The Securities and Exchange Board of India has proposed to tighten disclosure standards for certain ‘high-risk’ foreign portfolio investors who funnel more than 50 per cent of their equity assets under management (AUM) into a single corporate group.
A discussion paper floated by the market regulator says it is mulling the possibility of forcing these FPIs to lift the veil of secrecy and reveal the identities of the natural persons lurking behind a byzantine network of opaque entities that steer investments into the Indian stock markets and entities belonging to large conglomerates.
High-risk FPIs with an overall holding of over Rs 25,000 crore in Indian equity markets will also be required to comply with the additional disclosure requirements within six months.
The regulator estimated that FPIs holding around 6 per cent of total FPI equity AUM — or roughly Rs 2.6 lakh crore — would be forced to provide additional disclosures.
New FPIs that have just begun investments will be allowed to cross the 50 per cent group concentration threshold up to a period of six months without the need for additional disclosures.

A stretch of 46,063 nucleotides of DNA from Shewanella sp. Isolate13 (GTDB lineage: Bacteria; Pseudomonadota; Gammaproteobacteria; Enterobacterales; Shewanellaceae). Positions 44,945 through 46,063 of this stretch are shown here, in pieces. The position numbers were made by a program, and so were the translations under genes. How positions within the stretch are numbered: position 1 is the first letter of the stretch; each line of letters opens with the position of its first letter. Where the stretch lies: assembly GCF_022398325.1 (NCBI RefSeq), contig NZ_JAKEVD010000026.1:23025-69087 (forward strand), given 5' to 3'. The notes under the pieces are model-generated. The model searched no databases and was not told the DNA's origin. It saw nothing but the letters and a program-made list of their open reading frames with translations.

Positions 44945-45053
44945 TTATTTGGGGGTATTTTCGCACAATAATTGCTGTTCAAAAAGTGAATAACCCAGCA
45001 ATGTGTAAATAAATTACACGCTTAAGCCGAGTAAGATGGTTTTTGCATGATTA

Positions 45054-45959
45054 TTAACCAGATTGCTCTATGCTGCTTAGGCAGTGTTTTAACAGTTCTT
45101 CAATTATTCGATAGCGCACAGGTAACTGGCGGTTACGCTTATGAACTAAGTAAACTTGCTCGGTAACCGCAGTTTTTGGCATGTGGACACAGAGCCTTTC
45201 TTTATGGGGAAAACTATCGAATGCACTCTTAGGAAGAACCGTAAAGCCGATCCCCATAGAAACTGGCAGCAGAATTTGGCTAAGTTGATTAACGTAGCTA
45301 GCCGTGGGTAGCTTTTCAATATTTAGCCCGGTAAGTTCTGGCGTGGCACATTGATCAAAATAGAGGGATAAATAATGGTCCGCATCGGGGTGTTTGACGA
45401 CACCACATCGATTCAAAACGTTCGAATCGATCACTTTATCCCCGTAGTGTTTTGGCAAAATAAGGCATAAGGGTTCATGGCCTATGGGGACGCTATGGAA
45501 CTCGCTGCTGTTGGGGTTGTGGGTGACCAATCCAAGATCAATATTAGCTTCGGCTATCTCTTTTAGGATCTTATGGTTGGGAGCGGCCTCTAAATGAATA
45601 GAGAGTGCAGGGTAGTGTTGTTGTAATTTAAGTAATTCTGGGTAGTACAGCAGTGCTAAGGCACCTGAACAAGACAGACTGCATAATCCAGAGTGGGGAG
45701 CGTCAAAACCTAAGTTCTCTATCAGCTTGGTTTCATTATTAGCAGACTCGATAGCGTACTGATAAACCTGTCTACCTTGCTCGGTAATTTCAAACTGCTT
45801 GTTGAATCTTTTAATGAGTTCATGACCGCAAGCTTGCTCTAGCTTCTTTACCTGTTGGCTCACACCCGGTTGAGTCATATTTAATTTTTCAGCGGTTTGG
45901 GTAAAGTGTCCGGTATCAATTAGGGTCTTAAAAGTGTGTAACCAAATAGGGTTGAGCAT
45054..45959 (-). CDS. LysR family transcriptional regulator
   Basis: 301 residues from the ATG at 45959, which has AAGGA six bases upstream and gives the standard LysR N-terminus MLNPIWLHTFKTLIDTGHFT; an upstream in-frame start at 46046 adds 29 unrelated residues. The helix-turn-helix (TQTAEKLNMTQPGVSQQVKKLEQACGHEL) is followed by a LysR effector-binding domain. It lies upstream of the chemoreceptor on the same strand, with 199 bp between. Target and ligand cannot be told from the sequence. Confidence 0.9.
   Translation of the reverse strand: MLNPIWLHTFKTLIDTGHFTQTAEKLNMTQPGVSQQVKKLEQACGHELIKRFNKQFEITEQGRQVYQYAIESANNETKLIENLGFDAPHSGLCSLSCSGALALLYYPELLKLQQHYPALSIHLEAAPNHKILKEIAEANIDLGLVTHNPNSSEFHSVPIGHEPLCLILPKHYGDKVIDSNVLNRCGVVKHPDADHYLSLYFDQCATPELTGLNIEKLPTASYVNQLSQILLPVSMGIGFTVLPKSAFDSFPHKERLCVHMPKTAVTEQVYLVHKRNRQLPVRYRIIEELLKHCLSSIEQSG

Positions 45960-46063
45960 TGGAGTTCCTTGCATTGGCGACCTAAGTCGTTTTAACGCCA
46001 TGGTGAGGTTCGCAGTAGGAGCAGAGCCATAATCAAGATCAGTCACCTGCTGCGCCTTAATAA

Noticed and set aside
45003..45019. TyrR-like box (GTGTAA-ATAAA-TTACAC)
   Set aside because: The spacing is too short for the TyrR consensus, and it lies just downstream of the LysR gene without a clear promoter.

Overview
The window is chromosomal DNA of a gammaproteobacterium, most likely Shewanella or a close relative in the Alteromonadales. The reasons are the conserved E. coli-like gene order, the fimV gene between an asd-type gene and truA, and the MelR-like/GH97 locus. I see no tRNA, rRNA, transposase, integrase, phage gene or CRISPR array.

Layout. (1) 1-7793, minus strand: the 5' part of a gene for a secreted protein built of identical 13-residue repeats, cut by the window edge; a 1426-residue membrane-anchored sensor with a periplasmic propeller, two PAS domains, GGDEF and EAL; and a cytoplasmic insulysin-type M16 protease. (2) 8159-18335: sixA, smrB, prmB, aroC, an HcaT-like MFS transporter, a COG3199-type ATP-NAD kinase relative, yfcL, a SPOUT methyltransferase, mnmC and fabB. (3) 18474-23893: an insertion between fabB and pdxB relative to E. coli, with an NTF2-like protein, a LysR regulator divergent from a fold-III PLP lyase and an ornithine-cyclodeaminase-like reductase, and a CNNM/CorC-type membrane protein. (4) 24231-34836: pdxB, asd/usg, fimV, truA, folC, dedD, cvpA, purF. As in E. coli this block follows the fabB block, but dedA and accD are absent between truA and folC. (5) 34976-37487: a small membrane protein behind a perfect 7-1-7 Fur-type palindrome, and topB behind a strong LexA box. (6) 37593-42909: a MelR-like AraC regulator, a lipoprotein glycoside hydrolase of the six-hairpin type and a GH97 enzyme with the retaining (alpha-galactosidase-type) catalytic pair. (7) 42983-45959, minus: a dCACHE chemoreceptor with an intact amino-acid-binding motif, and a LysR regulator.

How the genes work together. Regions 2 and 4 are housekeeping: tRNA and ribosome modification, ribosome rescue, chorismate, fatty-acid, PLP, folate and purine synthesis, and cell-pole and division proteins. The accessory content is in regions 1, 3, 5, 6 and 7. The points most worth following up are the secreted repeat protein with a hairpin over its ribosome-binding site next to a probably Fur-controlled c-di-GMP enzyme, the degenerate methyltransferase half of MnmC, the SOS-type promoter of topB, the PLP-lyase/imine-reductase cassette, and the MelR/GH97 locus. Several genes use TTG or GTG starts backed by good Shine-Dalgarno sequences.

Earlier this month, Sebi appeared to have received a rap across the knuckles after a Supreme Court-appointed panel of experts looking into certain aspects of US short-seller Hindenburg Research’s allegations against the Adani group said Sebi had watered down FPI regulations in 2019, allowing shadowy persons behind the funds to conceal their identities behind “opaque structures”.
It wasn’t immediately clear whether Sebi —smarting under those withering remarks — had rushed to prepare the discussion paper.
The regulator has invited public comments in response to the proposals by June 20.